What to Do If You're the Victim of a Hit-and-Run
Reviewed by Carina Jenkins, J.D.
Crunch. First, you feel the jarring smash of a car wreck. Then, to your surprise, the other car speeds away. Or maybe you've returned to your parked car and found it damaged, but there's no note and no one in sight.
Learning more about hit-and-run accidents can help you take the proper steps to protect yourself.
What Is a Hit-and-Run?
A hit-and-run is a crash in which one driver leaves the scene. The driver might not stop at all or may flee before taking the steps required by law.
The law requires drivers in a wreck to stop, exchange information and wait on the scene until the police arrive. Sometimes police don't come to the scene for minor accidents or those on private property, but drivers may still be required to file an accident report. A driver who hits a parked car should contact the police or leave contact information.
How Do I Report That I Am the Victim of a Hit-and-Run?
Report a hit-and-run crash as soon as possible to increase the likelihood that police find the culprit. In addition to reporting the accident to the police, you'll also want to contact your insurance company.
What to Do If You're in the Car
As with any accident, you should ensure that any occupants in your vehicle are safe. If possible, you may need to move yourself or your vehicle out of traffic. However, don't move further than necessary because you may need to show the police where the accident happened.
Call 911 whether or not anyone was injured. Even if there are no injuries, immediately involving the police is important after a hit-and-run accident. Fleeing the scene of an accident can endanger the public and may be a serious crime, particularly if there are injuries or if the driver who fled was under the influence of drugs or alcohol.
Be prepared to tell the police information that could help them locate the hit-and-run driver, such as:
- A description of the vehicle
- If you saw the driver, a description of that person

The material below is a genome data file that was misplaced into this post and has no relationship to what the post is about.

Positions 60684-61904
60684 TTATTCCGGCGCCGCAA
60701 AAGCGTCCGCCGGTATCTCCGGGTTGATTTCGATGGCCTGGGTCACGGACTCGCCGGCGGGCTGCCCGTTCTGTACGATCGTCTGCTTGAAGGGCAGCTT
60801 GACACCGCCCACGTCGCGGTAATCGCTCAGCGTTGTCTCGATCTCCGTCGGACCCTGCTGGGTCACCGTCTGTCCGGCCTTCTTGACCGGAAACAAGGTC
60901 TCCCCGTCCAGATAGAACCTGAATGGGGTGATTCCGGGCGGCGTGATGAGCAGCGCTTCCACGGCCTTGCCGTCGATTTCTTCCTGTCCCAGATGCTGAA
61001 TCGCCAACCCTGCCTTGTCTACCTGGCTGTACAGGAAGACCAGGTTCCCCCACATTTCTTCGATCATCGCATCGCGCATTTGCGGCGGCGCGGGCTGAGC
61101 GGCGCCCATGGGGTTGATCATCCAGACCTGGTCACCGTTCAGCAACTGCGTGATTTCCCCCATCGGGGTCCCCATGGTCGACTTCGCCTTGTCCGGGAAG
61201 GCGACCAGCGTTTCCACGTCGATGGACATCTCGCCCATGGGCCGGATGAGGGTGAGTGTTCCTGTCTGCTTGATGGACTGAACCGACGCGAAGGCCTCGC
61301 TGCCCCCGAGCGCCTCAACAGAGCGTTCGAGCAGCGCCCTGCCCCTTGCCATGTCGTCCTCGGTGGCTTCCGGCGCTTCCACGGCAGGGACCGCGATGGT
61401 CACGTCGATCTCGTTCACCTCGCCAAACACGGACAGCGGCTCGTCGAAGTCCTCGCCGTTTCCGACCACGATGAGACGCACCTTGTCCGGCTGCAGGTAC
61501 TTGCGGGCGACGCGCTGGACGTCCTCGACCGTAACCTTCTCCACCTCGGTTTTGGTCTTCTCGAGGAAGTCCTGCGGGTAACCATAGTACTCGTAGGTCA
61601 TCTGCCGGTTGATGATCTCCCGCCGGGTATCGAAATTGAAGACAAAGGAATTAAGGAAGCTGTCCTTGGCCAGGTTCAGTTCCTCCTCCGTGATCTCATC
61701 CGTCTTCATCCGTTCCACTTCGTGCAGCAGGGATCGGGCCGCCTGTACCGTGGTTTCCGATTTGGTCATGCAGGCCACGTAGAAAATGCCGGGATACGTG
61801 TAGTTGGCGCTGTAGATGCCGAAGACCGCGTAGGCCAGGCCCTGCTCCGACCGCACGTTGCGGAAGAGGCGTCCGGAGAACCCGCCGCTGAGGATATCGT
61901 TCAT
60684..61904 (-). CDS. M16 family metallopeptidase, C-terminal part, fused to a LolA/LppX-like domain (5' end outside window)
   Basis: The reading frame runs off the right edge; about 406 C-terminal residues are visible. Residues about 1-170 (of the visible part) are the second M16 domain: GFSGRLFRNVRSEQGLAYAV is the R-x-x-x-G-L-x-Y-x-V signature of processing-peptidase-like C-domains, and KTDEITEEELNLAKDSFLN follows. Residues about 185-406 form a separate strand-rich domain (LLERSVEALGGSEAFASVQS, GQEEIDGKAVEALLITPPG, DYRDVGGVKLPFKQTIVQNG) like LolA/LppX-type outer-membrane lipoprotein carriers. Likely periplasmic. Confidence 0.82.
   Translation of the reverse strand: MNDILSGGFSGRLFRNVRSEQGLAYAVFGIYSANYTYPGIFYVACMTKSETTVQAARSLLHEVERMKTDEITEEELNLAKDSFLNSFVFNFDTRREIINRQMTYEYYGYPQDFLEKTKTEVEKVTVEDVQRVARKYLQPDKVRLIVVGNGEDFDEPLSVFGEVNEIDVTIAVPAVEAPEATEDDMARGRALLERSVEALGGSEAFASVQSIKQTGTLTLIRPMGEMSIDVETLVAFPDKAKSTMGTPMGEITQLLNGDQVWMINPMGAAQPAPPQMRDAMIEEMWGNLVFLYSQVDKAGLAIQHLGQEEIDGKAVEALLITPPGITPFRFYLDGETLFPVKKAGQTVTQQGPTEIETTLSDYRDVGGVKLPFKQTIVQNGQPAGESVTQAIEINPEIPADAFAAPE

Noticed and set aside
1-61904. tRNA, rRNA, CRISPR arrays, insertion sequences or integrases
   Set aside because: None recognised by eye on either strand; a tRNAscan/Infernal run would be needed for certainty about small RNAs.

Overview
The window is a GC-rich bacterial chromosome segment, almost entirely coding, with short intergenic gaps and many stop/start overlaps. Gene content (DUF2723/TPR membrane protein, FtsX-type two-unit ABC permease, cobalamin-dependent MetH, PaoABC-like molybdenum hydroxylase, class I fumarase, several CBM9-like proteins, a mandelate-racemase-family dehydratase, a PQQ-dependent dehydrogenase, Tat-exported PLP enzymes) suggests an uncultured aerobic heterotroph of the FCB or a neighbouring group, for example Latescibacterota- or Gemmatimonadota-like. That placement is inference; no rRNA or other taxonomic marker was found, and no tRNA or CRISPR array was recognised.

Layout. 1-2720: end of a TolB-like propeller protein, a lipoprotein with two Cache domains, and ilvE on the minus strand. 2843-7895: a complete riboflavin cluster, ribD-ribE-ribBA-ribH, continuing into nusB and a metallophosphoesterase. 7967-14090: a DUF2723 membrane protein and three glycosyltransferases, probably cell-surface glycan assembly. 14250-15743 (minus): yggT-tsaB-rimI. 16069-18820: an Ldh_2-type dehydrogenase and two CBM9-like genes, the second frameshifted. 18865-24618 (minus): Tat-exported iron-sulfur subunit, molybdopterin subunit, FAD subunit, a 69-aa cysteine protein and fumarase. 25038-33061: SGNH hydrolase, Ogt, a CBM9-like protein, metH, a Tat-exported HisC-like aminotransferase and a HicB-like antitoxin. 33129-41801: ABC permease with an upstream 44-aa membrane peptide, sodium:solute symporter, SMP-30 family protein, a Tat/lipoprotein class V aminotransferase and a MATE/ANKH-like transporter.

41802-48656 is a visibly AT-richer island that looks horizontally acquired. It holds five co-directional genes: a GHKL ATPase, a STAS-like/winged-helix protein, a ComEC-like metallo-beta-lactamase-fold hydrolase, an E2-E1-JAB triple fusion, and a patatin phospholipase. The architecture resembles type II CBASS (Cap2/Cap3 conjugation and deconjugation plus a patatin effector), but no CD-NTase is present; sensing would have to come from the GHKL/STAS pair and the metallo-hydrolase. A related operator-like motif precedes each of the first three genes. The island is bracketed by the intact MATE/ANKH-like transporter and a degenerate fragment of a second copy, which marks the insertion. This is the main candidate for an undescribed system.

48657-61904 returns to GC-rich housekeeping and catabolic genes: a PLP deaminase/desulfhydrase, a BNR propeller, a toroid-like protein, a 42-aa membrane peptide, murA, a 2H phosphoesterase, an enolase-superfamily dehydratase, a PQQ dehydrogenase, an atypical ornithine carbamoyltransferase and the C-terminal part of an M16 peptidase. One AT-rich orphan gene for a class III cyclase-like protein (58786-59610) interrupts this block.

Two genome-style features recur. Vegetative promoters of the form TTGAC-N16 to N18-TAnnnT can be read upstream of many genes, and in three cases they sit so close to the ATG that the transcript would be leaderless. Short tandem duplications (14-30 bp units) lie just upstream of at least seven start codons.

- What kind of damage you think the other vehicle may have sustained in the accident
- Which direction the car went when it fled the scene
If you took pictures or noted the car's license plate before it fled, you should share these with the police.
What If You Think the Accident Was Your Fault?
You may be tempted not to report the accident if you feel you were at fault and the other driver fled. However, failing to report an accident can result in a traffic ticket or even criminal charges. You could face serious legal consequences if the other driver is injured or a third party reports the accident.
Reporting a Hit-and-Run If Your Car Was Parked
If you discover that your parked car was hit, you can decide whether to call 911 or contact local police through their non-emergency number. The police may send an officer to the scene or direct you to contact your car insurance company. There are some steps you can take to increase the chances of getting your vehicle damage covered:
- Contact your insurance company right away.
- Take photos of the scene and any damage before moving your car.
- Check with neighbors or nearby businesses for witnesses or possible surveillance footage of the crash.
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What Happens After Reporting?
After you report a hit-and-run crash, police may start an investigation to find the other driver. If located, the other driver may be given a ticket or even face criminal charges. You may contact the police periodically to get updates.
Unfortunately, if the police can't locate the driver, you could be responsible for your own medical bills and vehicle damage. Communicate with your car insurance company for information about your options and what steps to take next. Some policies include hit-and-run coverage, but you may have to pay a deductible.
Is the Runner Responsible for Injuries in a Hit-and-Run Accident?
A driver who runs from an accident isn't always responsible for injuries. Although there are legal consequences for leaving the scene of an accident, running doesn't necessarily mean the other driver was at fault. Some drivers run to avoid responsibility or because they are intoxicated. But a person might leave the scene for many reasons, even if the crash wasn't their fault.
However, the other driver could be responsible if fleeing the scene worsened your injuries. For example, if emergency medical care was delayed because you couldn't call for help and the other driver fled, they could be responsible for your injuries. Liability can depend on local laws, so you may want to speak with a local personal injury attorney.
What If the Runner Is Uninsured?
Unfortunately, some drivers run because they lack the requirements for driving a car, like insurance or a valid license. If you have collision or uninsured motorist coverage, you can probably file a claim with your own insurance company.
You may be stuck with the bills if you only have liability coverage. If the other driver is found, you can consider filing a lawsuit against them.
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